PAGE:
Discussion of Rhabdoid tumor
- Rhabdoid tumor is a rare, highly aggressive malignancy of early childhood.
- Its name is derived from its histologic appearance, which resembles that of a tumor of skeletal muscle origin.
- Rhabdoid tumor occurs exclusively in children, comprising 2% of pediatric renal malignancies.
- Approximately 80% occur in patients less than 2 years of age and 60% in patients less than 1 year of age.
- Rhabdoid tumor may manifest as hematuria, but due to its aggressive nature, symptoms may be referable to metastatic disease.
- The association of rhabdoid tumor with synchronous or metachronous primary intracranial masses or brain metastases has been established as a distinctive feature.
- Clinically, patients may develop hypercalcemia secondary to elevated parathormone levels. After surgical resection, the serum calcium level tends to normalize.
- Rhabdoid tumor has the worst prognosis of all renal tumors. It is highly aggressive and metastasizes early, with most patients presenting with advanced disease.
- Eighty percent develop metastases, most commonly to the lungs and less often to the liver, abdomen, brain, lymph nodes, or skeleton.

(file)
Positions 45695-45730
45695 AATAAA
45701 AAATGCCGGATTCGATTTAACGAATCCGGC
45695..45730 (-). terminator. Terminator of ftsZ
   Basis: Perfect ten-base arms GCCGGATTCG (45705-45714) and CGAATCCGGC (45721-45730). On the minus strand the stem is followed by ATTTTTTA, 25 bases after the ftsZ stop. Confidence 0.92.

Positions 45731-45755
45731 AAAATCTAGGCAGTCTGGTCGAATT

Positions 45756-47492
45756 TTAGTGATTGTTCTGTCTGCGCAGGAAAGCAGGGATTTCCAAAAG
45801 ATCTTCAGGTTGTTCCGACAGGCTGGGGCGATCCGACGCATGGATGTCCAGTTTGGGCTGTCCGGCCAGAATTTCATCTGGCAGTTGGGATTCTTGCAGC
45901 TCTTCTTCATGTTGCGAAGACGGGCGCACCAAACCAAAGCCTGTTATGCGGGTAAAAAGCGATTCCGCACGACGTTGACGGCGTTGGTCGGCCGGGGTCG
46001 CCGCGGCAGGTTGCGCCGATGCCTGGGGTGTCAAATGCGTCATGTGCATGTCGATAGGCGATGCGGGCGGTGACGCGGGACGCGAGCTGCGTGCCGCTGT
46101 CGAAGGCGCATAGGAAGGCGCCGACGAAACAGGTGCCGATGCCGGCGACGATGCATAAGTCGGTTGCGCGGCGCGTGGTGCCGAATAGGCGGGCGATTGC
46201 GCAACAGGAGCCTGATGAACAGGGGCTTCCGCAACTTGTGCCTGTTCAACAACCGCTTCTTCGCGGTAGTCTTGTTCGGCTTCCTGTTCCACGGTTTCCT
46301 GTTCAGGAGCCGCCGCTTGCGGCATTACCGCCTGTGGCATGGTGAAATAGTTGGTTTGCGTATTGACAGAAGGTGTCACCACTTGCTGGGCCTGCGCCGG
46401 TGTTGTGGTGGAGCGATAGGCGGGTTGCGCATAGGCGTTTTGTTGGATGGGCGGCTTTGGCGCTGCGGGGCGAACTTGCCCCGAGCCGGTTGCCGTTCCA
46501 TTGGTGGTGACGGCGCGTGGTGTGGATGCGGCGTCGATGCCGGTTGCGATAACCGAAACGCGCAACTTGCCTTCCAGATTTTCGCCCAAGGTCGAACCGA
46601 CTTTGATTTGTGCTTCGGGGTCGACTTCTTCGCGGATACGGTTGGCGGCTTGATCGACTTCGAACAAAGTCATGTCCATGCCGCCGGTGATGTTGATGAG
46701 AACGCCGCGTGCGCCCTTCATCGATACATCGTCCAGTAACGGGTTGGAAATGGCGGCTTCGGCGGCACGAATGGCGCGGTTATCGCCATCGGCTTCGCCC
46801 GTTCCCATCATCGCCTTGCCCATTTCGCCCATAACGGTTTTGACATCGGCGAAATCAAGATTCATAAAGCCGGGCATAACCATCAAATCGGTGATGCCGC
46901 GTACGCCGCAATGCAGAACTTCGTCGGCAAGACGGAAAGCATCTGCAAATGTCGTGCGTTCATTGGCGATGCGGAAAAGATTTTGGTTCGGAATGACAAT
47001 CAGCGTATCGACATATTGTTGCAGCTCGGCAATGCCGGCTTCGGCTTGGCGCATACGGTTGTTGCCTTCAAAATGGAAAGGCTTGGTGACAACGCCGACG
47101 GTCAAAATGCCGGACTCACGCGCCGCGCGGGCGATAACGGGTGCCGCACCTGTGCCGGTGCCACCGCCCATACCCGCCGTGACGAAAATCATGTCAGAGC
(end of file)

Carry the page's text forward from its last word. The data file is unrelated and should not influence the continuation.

- Survival is poor, with an 18-month survival rate of only 20%.
 Imaging Findings for Rhabdoid tumor
- Imaging demonstrates a large, centrally located, heterogeneous soft-tissue mass involving the renal hilum with indistinct margins.
- Although the appearance may closely resemble that of Wilm's tumor, several features can suggest the diagnosis:
- Subcapsular fluid collections
- Tumor lobules separated by dark areas of necrosis or hemorrhage
- Linear calcifications outlining tumor lobules.
- Vascular and local invasion is common.
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 External Links
 References for Rhabdoid tumor
- Lisa H. Lowe, Bernardo H. Isuani, Richard M. Heller, Sharon M. Stein, Joyce E. Johnson, Oscar M. Navarro, and Marta Hernanz-Schulman. Pediatric Renal Masses: Wilms Tumor and Beyond. RadioGraphics 2000 20: 1585-1603.